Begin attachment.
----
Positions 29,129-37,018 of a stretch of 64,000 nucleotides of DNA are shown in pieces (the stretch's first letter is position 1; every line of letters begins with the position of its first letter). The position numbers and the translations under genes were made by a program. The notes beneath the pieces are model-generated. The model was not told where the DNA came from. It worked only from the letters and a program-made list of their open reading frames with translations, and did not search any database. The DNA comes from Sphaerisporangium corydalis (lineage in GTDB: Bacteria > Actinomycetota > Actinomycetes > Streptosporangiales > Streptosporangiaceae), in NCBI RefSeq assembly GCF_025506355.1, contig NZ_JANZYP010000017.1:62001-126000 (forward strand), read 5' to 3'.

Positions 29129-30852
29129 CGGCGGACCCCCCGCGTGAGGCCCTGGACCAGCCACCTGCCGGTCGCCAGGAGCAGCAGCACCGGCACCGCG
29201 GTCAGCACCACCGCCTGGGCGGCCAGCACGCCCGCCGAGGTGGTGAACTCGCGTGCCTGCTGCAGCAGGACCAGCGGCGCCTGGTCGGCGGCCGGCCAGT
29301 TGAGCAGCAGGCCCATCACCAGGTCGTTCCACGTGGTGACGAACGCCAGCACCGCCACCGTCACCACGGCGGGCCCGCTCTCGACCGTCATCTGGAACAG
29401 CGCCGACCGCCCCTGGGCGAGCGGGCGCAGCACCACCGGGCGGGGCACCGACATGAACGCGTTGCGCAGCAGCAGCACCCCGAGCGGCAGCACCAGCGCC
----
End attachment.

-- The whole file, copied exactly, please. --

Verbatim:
Positions 29,129-37,018 of a stretch of 64,000 nucleotides of DNA are shown in pieces (the stretch's first letter is position 1; every line of letters begins with the position of its first letter). The position numbers and the translations under genes were made by a program. The notes beneath the pieces are model-generated. The model was not told where the DNA came from. It worked only from the letters and a program-made list of their open reading frames with translations, and did not search any database. The DNA comes from Sphaerisporangium corydalis (lineage in GTDB: Bacteria > Actinomycetota > Actinomycetes > Streptosporangiales > Streptosporangiaceae), in NCBI RefSeq assembly GCF_025506355.1, contig NZ_JANZYP010000017.1:62001-126000 (forward strand), read 5' to 3'.

Positions 29129-30852
29129 CGGCGGACCCCCCGCGTGAGGCCCTGGACCAGCCACCTGCCGGTCGCCAGGAGCAGCAGCACCGGCACCGCG
29201 GTCAGCACCACCGCCTGGGCGGCCAGCACGCCCGCCGAGGTGGTGAACTCGCGTGCCTGCTGCAGCAGGACCAGCGGCGCCTGGTCGGCGGCCGGCCAGT
29301 TGAGCAGCAGGCCCATCACCAGGTCGTTCCACGTGGTGACGAACGCCAGCACCGCCACCGTCACCACGGCGGGCCCGCTCTCGACCGTCATCTGGAACAG
29401 CGCCGACCGCCCCTGGGCGAGCGGGCGCAGCACCACCGGGCGGGGCACCGACATGAACGCGTTGCGCAGCAGCAGCACCCCGAGCGGCAGCACCAGCGCC